Category Archives: Two Roads
The Sealwoman’s Gift by Sally Magnusson
I was very fortunate to have met and even interviewed Magnus Magnusson back in the mid 1980’s and so when The Sealwoman’s Gift by the Broadcaster and Journalist Sally Mangnusson landed on my desk it brought so much excitement to me. Old stories from Iceland are part of folklore and The Sealwoman’s Gift is a remarkable debut that just adds to the legend of Icelandic stories.
This is a story that is set in the 17th Century and a pirate raid on the small Westman Island close to Iceland. The pirates were only after one thing to round up as many of the men and women and children and sell them as slaves in the far off Arabian countries.
It is 1627 and the pirates have taken the Pastor Olafur Egilsson, his wife and children along with hundreds of the inhabitants of this small island and now they are on a long voyage not without danger. When they arrive in Algiers the islanders are sold off for slavery with the exception of the Pastor Egilsson who is allowed to travel back to his country to seek a ransom to free those now captured and are now slaves.
Egilsson’s wife Asta has three children and with a fourth on the way she is now thrust into new life thousands of miles away from her home on the island of Westman. For Asta she is a voice in this extraordinary novel which she breathes life to this story. On the island of Westman life is incredibly hard were the weather never seems to let up. Asta has always believed on the Icelandic fables and she believes in elves much to the dismay of her much older husband Olafur Egilsson.
Sally Magnusson has managed to recreate the dreadful conditions on the pirate ship as the islanders have to contend with the stench and the cramped conditions on-board and this is where Asta will give birth to her fourth child a son and the name of Jon. What a life this poor child arrives into aboard a slave ship wrapped in nothing more that filthy rags.
Now sold into slavery in a country so vastly different, food in abundance and a riot of colour, and also the weather is so different gone is the cold and wet and now it is hot sun nearly every day.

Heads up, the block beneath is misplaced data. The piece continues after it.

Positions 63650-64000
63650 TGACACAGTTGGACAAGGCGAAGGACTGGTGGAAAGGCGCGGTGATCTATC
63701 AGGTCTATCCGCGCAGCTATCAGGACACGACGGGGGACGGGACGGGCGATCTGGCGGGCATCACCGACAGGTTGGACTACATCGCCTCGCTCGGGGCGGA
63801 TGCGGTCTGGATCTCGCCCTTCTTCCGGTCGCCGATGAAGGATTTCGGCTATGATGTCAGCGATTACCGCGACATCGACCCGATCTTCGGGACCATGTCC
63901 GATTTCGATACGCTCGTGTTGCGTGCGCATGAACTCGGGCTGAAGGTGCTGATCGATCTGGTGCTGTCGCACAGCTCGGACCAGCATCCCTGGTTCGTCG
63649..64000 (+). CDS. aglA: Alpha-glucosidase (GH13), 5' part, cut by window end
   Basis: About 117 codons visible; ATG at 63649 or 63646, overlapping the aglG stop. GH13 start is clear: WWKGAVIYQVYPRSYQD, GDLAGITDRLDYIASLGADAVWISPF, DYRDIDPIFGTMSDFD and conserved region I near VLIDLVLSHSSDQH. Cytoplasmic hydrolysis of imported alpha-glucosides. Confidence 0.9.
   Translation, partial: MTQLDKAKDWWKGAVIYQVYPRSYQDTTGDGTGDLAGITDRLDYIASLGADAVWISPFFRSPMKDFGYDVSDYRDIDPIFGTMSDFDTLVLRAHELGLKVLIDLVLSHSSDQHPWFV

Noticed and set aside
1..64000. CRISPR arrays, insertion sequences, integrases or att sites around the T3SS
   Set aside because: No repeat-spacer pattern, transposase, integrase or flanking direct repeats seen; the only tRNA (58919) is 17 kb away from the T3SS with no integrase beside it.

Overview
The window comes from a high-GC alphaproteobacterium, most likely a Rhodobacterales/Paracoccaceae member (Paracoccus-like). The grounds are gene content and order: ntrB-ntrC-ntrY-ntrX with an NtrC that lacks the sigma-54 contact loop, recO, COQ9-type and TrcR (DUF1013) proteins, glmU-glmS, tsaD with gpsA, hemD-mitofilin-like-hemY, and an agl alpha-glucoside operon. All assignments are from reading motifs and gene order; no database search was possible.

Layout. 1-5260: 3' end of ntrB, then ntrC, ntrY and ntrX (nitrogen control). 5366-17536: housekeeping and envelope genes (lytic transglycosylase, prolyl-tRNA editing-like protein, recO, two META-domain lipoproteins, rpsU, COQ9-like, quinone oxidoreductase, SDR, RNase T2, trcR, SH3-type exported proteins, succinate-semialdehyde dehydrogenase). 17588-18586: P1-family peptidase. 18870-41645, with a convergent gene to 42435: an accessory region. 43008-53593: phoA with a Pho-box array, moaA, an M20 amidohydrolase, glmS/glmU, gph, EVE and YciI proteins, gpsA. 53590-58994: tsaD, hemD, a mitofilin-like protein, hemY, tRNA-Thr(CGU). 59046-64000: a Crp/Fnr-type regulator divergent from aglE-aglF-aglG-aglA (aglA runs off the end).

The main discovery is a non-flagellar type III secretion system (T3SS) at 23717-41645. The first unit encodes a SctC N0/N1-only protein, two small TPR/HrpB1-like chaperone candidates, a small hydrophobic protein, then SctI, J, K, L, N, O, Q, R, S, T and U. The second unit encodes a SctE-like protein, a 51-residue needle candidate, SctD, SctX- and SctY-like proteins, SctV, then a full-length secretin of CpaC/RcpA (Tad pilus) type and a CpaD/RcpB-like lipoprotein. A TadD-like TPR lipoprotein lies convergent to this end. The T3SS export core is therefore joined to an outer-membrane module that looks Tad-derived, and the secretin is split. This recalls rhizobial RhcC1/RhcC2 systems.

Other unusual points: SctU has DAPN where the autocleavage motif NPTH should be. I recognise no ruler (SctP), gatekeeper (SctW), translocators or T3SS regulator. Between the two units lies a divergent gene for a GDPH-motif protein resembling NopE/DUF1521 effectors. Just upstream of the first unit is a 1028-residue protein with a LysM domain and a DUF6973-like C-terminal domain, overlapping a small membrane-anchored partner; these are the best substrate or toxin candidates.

Asta has never forgotten the old stories and it is here that she now tells these stories to her master Ali Pitterling Cilleby. Old stories from thousands of miles away from a far off small island now be told in Algiers. These stories are a reminder of her far off homeland and she thinks constantly of her husband is travelling to seek a ransom to free them. Will Asta ever be re-united with her husband or even her homeland ever again?
I have to say that I am deeply impressed with the writing of Sally Magnusson and how she tells such an engrossing and accomplished novel. HIGHLY RECOMMENDED
My thanks to Rosie Gailer at Two Roads Books for the review copy of The Sealwoman’s Gift.
The Sealwoman’s Gift by Sally Magnusson is published by Two Roads Books and is published on 8th February 2018 and is available through Waterstones, Amazon and all good bookshops
Under the Almond Tree by Laura McVeigh
One of the most anticipated book releases of the year is the debut novel by Laura McVeigh called Under the Almond Tree and is a timely novel about the effects of war on people and displacement the effects on their lives and the incredible courage and bravery in their struggle to survive.
The story is narrated by 15-year-old Samar and set in war torn Afghanistan the Russians have been forced out after making the lives of people nothing short of horrific now it is the turn of the Taliban and their barbaric rule of law and Samar and her family decide they have to escape the terror that they face on a daily basis in Kabul from what was once a happy life now they face an uncertain future away from their home. To escape they board the Trans-Siberian Express and now the story really begins to unfold for our narrator Samar and her family, Samar spends her time on the train with a copy of Anna Karenina by Leo Tolstoy she dreams of being a writer and along the journey she writes to hide the concerns and worries and documents the journey. With memories of her yellow house that was the family home in Kabul now they are fleeing, running away out of fear for their lives. But then the story starts to uncover a secret that will shock the reader. There is no turning back now and for Samar this journey is uncovering many secrets.
Samar’s enduring love for her parents and brothers and sisters is something that will endure the harrowing experiences that she has endured in her young life. Under the Almond Tree is a beautifully written debut novel that will stay long after you have finished reading. It is poignant and moving and completely unforgettable. I was left with the thought of love and hope and that these two things we must hold onto in these troubled times. As much as this is set during the 1990’s it is a story of today. Under the Almond Tree is a story that left me thinking of all refugees fleeing war at this time. HIGHLY RECOMMENDED
Thank you to Emma Draude for the advanced review copy.
Under the Almond Tree by Laura McVeigh is published by Two Roads on the 23rd February and is available through Waterstones, Amazon and all good bookshops.